The Best Argument for Public Financing of Campaigns

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Ryan Grim and Sabrina Siddiqui:

For an incoming member of Congress still basking in the glow of electoral victory, it’s a message that hits those in both parties hard — the most direct indication that time in the people’s chamber will be a bit different from the version taught in civics classes.

For new Democrats, that message was delivered on Nov. 16, barely a week after the election, at an incoming-member orientation held by the House campaign arm.

The amount of time that members of Congress in both parties spend fundraising is widely known to take up an obscene portion of a typical day — whether it’s “call time” spent on the phone with potential donors, or in person at fundraisers in Washington or back home. Seeing it spelled out in black and white, however, can be a jarring experience for a new member, as related by some who attended the November orientation.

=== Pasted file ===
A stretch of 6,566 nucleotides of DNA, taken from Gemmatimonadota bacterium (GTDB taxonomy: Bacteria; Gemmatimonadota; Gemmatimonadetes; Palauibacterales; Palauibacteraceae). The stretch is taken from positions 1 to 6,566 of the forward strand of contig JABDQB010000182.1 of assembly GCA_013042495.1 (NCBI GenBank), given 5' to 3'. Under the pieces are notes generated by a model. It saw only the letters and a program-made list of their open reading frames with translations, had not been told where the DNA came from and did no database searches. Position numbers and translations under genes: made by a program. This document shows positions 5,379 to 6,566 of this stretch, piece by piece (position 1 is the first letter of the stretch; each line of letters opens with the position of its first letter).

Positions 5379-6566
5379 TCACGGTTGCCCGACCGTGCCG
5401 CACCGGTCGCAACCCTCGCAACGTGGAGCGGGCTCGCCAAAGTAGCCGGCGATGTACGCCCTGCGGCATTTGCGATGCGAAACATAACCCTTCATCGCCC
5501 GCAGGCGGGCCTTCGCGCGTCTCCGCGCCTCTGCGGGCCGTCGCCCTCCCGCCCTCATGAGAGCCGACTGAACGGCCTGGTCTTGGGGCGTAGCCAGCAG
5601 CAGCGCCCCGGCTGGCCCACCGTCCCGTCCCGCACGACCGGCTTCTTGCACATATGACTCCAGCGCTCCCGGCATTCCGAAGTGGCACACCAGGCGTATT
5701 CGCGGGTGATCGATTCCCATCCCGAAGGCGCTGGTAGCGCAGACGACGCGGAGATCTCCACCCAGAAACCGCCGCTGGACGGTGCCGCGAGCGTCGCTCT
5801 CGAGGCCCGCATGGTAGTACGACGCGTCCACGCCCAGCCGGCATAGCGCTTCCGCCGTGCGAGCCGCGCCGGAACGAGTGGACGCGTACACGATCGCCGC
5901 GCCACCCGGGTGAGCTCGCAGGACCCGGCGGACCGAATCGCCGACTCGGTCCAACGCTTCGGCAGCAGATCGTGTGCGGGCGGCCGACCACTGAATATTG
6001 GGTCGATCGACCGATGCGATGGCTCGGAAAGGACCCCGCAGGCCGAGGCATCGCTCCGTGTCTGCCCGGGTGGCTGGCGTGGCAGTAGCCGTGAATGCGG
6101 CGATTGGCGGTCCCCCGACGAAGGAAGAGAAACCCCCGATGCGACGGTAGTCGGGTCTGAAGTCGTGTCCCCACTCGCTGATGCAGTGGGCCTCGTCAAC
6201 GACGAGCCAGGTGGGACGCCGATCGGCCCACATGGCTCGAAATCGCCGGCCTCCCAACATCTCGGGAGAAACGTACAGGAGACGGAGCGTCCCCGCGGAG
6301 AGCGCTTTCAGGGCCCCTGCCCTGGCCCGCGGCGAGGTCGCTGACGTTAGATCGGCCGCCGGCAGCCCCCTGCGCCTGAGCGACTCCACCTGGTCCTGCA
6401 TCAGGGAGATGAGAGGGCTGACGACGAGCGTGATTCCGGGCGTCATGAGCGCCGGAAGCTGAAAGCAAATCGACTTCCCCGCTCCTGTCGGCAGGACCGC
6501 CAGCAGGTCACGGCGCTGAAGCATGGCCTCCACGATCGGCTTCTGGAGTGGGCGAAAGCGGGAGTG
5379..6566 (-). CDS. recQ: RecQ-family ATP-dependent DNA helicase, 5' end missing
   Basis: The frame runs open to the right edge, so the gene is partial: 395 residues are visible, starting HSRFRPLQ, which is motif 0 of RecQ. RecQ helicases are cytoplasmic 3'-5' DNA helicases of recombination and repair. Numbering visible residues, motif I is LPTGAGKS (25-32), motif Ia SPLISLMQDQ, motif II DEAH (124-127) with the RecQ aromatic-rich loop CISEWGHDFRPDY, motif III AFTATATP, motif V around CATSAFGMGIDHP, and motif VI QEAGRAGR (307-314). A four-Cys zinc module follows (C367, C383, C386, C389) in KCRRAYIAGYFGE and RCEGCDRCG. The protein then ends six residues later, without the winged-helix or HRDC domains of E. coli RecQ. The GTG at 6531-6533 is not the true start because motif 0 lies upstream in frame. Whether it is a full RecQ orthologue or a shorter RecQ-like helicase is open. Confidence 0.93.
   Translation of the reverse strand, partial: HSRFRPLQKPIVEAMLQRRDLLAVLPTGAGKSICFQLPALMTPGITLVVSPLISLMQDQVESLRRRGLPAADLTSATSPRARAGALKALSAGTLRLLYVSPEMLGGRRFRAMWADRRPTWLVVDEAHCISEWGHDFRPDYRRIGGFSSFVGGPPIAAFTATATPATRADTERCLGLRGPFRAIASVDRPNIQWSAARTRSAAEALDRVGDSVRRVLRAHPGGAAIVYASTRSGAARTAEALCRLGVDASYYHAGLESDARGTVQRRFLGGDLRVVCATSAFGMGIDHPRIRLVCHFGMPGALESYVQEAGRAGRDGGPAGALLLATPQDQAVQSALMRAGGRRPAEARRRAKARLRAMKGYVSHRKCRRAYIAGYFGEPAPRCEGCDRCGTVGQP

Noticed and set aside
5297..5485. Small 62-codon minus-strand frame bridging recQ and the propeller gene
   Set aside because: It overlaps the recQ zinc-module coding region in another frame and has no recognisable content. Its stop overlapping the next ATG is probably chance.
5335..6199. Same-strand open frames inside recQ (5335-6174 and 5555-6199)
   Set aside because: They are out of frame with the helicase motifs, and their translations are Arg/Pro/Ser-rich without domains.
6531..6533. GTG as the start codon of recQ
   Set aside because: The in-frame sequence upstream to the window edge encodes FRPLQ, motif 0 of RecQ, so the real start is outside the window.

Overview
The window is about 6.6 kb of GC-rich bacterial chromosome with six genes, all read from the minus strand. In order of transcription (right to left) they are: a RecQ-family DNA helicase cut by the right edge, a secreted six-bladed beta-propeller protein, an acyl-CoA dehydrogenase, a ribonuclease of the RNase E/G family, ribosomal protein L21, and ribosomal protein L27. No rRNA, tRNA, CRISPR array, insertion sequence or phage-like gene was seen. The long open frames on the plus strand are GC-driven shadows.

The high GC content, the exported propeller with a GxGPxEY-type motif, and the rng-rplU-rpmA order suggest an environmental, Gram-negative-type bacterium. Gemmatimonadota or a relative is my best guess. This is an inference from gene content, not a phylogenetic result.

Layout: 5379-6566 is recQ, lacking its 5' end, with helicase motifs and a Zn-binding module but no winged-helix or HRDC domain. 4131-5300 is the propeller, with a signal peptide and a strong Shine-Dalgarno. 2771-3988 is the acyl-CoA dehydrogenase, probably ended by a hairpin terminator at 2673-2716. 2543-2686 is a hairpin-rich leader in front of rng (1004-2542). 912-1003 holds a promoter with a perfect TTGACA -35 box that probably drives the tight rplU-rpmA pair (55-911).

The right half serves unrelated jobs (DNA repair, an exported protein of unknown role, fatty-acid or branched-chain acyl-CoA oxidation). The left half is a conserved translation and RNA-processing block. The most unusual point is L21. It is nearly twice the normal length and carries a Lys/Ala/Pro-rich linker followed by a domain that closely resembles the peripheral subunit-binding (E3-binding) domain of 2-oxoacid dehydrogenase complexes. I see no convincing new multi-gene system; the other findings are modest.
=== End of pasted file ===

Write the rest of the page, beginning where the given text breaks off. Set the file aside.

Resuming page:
A PowerPoint presentation to incoming freshmen by the Democratic Congressional Campaign Committee, obtained by The Huffington Post, lays out the dreary existence awaiting these new back-benchers. The daily schedule prescribed by the Democratic leadership contemplates a nine or 10-hour day while in Washington. Of that, four hours are to be spent in “call time” and another hour is blocked off for “strategic outreach,” which includes fundraisers and press work.

Instead of expecting members of Congress to spend half their days begging rich people for money, the taxpayers should just pay for all the campaigns.

This entry was posted in Elections, Ethics.

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